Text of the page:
Apple Blossom Winner Ce Ce Thriving at Four

April 20, 2020

Ce Ce was always well regarded, but after a thrilling victory in the $600,000 Apple Blossom Handicap (G1), she has stamped herself as one of the brightest breakout stars of 2020.

The four-year-old daughter of Elusive Quality – Miss Houdini, by Belong to Me runs for breeder Bo Hirsch, and is trained by Michael McCarthy, who has always been enamored with the filly’s talent.

“I expected her to run well in her first start, but to win the way she did surprised even me,” the trainer said.

A 6-1 Ce Ce debuted April 12 of last year at Santa Anita, running down favored Honeyfromthesouth to win by two-and-a-quarter lengths, and finish more than ten lengths clear of the third-place horse. “She had to sit in the pocket, take dirt, then level off and run away,” McCarthy recalled. “I thought that was very impressive.”

A three-year-old Ce Ce faced older horses in her second start, missing by just a neck behind subsequent graded stakes winner Lady Ninja. “She was unlucky to get beat that day,” McCarthy said. She had gone to the lead and dueled along the rail, garnering quite an education and showing enough to earn a trip out of town and into Grade 1 company.

Being asked to stretch out to a mile on her first road trip and to face the likes of 2019 Longines Kentucky Oaks (G1) winner Serengeti Empress and unbeaten hometown horse Guarana was a lot, but Ce Ce still finished fourth, nipped just a head for third. “I wasn’t sure if she was ready for a mile,” McCarthy said. “She was a little unseasoned and just putting the pieces together. That day at Belmont there was an inside speed bias and she was drawn way outside.”

While giving credit to winner Guarana’s trainer Chad Brown and rider Jose Ortiz – “Jose realized exactly what kind of trip was needed, and that made a big difference” – McCarthy was frustrated to miss third. “It was a stinger not to be able to get black type,” he said.

Shortly thereafter, Ce Ce spooked coming off the track at Santa Anita and wrenched something. “She wasn’t right for weeks after that,” McCarthy said. “She would make progress, then go two steps back. She eventually had 75 days off, came back in great order, and hasn’t missed a step since.”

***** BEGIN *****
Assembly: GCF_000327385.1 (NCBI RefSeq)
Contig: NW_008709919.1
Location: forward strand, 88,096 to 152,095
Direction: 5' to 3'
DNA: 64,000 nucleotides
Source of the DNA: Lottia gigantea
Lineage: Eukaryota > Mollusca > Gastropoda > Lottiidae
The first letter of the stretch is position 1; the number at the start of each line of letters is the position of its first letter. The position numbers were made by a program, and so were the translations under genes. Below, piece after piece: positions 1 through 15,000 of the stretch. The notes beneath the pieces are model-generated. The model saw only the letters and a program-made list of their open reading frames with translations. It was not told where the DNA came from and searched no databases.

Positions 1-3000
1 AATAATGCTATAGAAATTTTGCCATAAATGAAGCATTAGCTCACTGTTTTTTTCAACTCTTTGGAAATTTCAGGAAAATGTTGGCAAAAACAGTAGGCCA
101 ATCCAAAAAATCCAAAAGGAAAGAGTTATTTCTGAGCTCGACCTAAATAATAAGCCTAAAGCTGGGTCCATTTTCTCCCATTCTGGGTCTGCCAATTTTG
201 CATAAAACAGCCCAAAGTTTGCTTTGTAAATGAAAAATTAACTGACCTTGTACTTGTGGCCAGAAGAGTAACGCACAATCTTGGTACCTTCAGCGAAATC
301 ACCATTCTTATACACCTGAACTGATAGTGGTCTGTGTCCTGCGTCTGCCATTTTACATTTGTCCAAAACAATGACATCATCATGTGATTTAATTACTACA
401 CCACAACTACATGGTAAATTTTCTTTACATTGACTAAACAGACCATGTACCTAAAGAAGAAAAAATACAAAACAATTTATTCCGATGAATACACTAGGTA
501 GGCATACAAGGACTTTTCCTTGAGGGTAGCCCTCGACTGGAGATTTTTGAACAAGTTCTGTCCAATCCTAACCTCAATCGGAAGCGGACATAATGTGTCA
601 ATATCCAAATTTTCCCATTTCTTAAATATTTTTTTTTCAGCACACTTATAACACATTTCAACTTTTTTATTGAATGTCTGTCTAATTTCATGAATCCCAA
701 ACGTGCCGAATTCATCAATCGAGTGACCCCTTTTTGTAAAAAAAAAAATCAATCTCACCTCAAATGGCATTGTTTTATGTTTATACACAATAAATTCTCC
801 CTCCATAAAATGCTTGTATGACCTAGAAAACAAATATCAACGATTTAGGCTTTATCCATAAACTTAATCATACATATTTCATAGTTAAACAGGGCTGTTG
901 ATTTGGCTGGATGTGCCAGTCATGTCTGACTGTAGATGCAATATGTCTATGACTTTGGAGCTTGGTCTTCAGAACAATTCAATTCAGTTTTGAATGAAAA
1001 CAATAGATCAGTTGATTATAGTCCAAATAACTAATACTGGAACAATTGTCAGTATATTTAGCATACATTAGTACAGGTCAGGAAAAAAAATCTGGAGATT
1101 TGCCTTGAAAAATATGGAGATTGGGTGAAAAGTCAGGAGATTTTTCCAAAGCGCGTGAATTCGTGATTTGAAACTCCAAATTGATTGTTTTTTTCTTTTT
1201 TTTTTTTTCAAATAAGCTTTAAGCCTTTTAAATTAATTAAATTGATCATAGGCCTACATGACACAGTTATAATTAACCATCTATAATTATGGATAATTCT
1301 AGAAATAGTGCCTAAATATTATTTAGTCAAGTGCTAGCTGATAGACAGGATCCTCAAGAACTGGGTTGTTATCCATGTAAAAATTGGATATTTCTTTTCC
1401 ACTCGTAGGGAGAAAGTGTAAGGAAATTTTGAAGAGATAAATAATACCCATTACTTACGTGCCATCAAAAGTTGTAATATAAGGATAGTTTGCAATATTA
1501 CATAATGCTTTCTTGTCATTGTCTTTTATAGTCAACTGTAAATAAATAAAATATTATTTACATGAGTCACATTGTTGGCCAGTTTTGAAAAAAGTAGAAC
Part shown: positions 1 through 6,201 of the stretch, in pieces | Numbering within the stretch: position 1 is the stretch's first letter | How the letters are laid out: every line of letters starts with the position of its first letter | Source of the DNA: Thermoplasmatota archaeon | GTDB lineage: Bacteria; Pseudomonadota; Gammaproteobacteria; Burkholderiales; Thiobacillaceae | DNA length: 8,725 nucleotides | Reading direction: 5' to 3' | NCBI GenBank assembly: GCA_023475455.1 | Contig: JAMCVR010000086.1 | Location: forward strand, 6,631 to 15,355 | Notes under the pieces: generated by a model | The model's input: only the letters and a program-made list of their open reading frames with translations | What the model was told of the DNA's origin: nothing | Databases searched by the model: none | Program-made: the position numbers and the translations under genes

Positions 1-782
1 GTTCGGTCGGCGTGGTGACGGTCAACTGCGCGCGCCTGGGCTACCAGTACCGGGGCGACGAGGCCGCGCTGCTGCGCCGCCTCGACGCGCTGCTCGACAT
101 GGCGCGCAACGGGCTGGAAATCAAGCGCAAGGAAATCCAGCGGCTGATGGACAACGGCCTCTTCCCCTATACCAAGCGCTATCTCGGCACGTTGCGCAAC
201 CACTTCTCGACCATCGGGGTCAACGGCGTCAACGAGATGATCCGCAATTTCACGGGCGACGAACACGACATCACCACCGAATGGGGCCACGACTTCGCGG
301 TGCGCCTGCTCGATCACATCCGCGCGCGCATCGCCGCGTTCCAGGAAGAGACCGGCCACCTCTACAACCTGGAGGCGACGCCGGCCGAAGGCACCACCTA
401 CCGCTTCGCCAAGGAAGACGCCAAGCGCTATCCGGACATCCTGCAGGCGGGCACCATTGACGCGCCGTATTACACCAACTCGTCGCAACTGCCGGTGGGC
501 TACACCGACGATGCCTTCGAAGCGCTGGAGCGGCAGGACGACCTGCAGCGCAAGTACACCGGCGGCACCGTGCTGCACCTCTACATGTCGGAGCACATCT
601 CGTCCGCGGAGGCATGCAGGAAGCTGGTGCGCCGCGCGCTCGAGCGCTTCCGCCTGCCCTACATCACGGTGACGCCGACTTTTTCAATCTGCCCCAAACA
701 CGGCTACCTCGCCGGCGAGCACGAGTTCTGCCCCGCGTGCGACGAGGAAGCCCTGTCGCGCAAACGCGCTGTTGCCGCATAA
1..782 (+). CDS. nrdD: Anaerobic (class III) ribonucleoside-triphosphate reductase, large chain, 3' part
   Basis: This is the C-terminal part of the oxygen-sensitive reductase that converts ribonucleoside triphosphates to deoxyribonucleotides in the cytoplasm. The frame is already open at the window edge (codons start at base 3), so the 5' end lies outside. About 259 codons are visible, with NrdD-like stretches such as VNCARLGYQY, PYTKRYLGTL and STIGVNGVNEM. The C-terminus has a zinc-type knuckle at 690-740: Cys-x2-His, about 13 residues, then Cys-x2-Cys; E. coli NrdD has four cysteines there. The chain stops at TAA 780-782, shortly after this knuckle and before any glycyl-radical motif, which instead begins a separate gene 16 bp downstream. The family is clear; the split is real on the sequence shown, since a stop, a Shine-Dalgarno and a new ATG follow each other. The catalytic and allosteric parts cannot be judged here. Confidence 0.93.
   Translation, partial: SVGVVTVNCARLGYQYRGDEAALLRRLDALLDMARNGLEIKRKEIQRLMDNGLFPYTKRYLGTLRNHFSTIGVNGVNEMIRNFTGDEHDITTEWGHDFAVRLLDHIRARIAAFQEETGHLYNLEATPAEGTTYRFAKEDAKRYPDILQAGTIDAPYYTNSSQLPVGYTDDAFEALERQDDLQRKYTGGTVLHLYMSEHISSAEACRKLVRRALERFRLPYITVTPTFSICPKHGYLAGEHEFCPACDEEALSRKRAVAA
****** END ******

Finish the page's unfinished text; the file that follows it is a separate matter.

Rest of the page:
Ce Ce, who McCarthy said, “Is a nice filly, but all business,” returned on February 17 at Santa Anita, winning for fun in allowance company despite a bobbling break. She then stepped up into Grade 1 company in the $400,000 Beholder Mile on March 14, facing Grade 1 winners Hard Not to Love and Ollie’s Candy. Ce Ce was sent off as the third choice but ran away from the field, trotting home 3 ¼ lengths clear.

Enter the Apple Blossom, which involved another plane ride to Oaklawn Park in Arkansas. McCarthy knew the field would be full – “big fields are going to happen, especially when you’re the only game in town right now, and the last Grade 1 for some time” – but he still struggled with the post Ce Ce drew in the 1 1/16-mile race, Post 14. The competition included four other Grade 1 winners and several Grade 2 heroines knocking on the door, including Street Band, Come Dancing, and Point of Honor.

“I was worried about the draw all week,” McCarthy said. “In big races these things are going to happen, but I was bummed out about it. I thought that the way the race shaped up on paper the horses to beat were right inside of us, so we couldn’t let them get too far away. Low and behold, the race complexion totally changed.”

Expected pacesetter and race favorite Serengeti Empress couldn’t get to the lead, so Ollie’s Candy and Cookie Dough found themselves in a furious duel through fractions of :22.20 and :45.51. “Ollie’s Candy became the controlling speed, and Cookie Dough seemed like she was getting out a bit, so we were able to go ahead and tuck in right behind them in a great spot.”

Under regular pilot Victor Espinoza, Ce Ce sat fifth early, but was still three lengths behind at the head of the stretch. Ollie’s Candy had more in reserve, but Ce Ce wore her down, scoring by a head. She bolstered her record to four wins in six starts for earnings of $726,600.

“This filly just really likes to train and is always on her game,” McCarthy said. “She feels good all the time and keeps you on your toes.”

With racing on hold at most tracks due to the COVID-19 coronavirus outbreak, Ce Ce’s opportunities are limited. If they can get going, Grade 1 events in California and New York beckon.

Photo Courtesy Coady Photography/Oaklawn Park

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